Kishida intends to promote the development of nuclear technology, not just renewable energy through the strategy, which he hopes to make a key element of his flagship policy platform, which he is calling “new capitalism.” Kishida added that he intends to at least double investment in this area.
Kishida presented plans for an increase in capital gains taxes, which he later withdrew, and also said he would work to raise wages for workers which have not kept pace with corporate profits.
Ministry officials said the government intends to promote research on next-generation nuclear technology, including small modular reactors (SMR), which is technology that has been readily developed in the United States with contributions from Japanese makers, as well as nuclear fusion. Japan has lagged in this area having no viable path at this time for domestic use or export of an commercial SMR by 2030.
Competition from Europe and US is a Motivating Factor
The development of the new strategy comes as plans for new nuclear power plants, especially SMRs, are being developed in Europe and the US as governments look for ways to decarbonize their economies.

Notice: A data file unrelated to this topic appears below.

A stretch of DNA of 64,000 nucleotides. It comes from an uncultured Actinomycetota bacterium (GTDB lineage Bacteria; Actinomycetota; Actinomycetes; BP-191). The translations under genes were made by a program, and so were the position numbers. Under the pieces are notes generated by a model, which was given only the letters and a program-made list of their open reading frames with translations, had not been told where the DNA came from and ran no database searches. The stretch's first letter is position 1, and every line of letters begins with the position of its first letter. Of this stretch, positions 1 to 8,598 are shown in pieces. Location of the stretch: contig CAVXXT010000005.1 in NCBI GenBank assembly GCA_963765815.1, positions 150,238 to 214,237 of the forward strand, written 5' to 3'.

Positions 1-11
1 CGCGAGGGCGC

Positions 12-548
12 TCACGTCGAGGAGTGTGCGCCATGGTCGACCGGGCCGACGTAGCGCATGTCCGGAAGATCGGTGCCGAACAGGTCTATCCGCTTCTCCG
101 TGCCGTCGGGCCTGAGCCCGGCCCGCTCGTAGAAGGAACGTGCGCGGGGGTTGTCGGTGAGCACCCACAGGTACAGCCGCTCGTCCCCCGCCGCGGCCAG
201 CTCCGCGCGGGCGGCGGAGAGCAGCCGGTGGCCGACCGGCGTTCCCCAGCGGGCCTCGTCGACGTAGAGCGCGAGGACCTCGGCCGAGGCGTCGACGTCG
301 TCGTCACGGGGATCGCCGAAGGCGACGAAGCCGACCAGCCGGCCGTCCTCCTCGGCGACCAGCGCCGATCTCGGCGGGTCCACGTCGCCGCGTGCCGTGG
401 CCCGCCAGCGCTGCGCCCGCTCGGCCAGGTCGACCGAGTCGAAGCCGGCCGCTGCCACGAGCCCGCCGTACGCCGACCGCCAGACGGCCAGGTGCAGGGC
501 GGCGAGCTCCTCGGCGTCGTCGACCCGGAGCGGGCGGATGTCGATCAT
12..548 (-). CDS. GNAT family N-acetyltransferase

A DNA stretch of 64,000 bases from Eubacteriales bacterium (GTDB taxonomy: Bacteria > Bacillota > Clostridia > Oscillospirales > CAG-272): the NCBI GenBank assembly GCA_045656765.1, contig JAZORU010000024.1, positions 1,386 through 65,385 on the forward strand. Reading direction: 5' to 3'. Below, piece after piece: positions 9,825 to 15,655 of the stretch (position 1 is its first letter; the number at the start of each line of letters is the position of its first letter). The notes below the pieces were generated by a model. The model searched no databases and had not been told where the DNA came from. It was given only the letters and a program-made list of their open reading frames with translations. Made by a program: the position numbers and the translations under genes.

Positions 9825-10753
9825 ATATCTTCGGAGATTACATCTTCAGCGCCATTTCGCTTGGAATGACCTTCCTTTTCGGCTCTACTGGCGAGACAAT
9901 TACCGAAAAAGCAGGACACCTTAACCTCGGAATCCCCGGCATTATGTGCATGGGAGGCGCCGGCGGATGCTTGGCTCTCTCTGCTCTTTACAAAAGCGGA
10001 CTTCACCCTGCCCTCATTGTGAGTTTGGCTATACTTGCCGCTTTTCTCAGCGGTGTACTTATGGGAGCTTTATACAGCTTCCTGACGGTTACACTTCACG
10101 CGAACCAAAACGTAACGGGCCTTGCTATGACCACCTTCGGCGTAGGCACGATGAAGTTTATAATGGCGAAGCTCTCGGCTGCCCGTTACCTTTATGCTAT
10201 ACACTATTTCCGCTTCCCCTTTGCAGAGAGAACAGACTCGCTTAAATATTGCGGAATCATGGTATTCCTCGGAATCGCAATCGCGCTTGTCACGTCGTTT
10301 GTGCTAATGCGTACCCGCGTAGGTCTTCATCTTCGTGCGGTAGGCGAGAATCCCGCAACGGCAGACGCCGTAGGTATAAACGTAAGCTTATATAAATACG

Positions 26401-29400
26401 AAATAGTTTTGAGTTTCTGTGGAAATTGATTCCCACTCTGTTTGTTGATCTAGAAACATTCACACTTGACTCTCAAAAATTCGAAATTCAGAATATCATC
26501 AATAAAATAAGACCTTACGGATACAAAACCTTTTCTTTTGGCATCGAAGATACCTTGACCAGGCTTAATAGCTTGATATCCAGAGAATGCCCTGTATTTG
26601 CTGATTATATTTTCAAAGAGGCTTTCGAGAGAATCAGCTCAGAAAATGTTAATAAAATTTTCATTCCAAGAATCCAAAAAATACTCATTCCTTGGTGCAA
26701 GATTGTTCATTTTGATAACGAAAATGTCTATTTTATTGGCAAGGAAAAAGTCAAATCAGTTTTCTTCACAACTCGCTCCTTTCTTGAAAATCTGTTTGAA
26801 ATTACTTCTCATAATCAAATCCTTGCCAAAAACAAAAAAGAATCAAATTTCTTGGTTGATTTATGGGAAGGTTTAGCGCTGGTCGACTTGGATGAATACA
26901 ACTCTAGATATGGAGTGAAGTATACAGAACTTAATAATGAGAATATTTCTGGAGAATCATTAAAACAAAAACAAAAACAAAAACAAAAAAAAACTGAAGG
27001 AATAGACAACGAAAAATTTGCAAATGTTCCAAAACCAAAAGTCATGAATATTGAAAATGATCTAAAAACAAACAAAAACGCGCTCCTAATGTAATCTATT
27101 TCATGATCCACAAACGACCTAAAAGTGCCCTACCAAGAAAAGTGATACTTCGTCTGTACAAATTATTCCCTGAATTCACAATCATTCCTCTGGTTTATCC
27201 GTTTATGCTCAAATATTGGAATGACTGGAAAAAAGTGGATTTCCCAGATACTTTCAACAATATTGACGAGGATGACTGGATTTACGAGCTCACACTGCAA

The French government announced in November last year that it would resume building nuclear power plants, and the European Commission, which is the administrative body of the European Union, announced this month it will set a policy to designate both nuclear power and natural gas as energy sources that can help decarbonization efforts. In the US NuScale has passed a key milestone with a safety design review at the NRC.
Kazuhiro Ikebe, chairman of the Federation of Electric Power Companies of Japan, appeared optimistic about the trend at a news conference on 01/14/22. He said Europeans are making a very practical move in returning to nuclear power. “(The development in Europe) will impact non-EU countries, too. That includes Japan,” he said.
Not everyone in the new cabinet is onboard with the plans to re-invest in nuclear energy.
“We are still not at a stage where we can discuss building new nuclear power plants,” Environment Minister Tsuyoshi Yamaguchi told a news conference on Jan. 18. He called for a carbon tax on CO2 emissions and a “green fund” for renewables.
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Brazil Signs Agreement To Study Sites For New Nuclear